“Drew and Ellie are some of our oldest friends. We thought that Ellie's voice would sound insane on this track. We've done some collaborating live before but never on the record, and it's always been a ballad. There's a real nervous energy about it. That's where we're most comfortable: Southern rock, blues rock, a little bit of gospel. It's what comes easiest to the band, that vibe. And in my opinion, Ellie steals the show.”

Child Again
“Somebody asked me this question: ‘When do you feel like you're at your best?’ It took me a long time to think about it. Onstage sometimes, I forget where I am, I'm just in the flow of the moment. I'm fully giving myself to the songs. That’s crazy for me to say as a really serious person. That's what this song is about: losing some of the critical attitude that I have, the seriousness that I have, and going into things in a more childish way.”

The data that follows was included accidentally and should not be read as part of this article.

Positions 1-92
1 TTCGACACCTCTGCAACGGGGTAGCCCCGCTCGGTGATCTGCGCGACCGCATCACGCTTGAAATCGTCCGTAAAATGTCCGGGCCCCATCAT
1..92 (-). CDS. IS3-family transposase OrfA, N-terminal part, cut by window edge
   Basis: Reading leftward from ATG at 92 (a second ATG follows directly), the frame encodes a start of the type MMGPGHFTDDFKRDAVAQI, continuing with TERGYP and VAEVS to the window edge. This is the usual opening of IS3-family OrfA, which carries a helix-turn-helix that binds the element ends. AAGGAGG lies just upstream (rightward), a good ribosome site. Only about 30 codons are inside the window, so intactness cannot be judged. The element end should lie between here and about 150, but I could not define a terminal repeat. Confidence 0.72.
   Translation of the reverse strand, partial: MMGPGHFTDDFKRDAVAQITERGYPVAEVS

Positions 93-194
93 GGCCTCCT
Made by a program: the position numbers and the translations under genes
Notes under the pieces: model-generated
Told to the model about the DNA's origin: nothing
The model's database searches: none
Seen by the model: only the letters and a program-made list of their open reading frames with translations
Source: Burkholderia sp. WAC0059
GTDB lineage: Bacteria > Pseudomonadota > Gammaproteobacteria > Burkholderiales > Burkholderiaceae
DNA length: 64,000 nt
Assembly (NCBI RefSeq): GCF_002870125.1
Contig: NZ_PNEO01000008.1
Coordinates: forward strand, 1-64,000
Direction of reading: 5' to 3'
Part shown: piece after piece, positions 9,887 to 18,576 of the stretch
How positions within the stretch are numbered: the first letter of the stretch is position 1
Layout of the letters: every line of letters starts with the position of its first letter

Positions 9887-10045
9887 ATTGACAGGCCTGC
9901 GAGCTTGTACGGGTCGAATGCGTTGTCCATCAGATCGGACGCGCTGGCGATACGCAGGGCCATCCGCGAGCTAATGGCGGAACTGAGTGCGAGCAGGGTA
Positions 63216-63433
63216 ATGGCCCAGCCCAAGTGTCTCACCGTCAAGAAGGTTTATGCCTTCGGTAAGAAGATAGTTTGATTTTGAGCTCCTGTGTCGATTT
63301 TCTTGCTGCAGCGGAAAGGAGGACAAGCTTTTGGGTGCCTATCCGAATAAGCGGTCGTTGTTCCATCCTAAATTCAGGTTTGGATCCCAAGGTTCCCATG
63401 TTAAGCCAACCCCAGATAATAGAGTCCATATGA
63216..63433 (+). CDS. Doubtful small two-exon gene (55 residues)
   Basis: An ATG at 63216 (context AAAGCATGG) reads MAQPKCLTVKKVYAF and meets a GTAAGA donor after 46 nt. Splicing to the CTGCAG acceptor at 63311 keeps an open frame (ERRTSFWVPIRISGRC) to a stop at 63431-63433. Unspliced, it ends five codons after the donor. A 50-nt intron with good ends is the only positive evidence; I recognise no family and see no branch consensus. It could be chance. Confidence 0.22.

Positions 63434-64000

Out of Body
“Our perception of ourselves is so different than other people's. More often than not, people think a lot more highly of us than we do. The idea of 'Out of Body' for me is when you get beyond insecurity and trust that and question, 'How do you see yourself the way they do?' That's easy for me to say, going back to the kids, because they can do anything and I still love them. I really want to feel like I have that kind of love in my life. And that’s outside of my body and outside of my experiences and outside of my armor that I've put up over all these years.”

Who Am I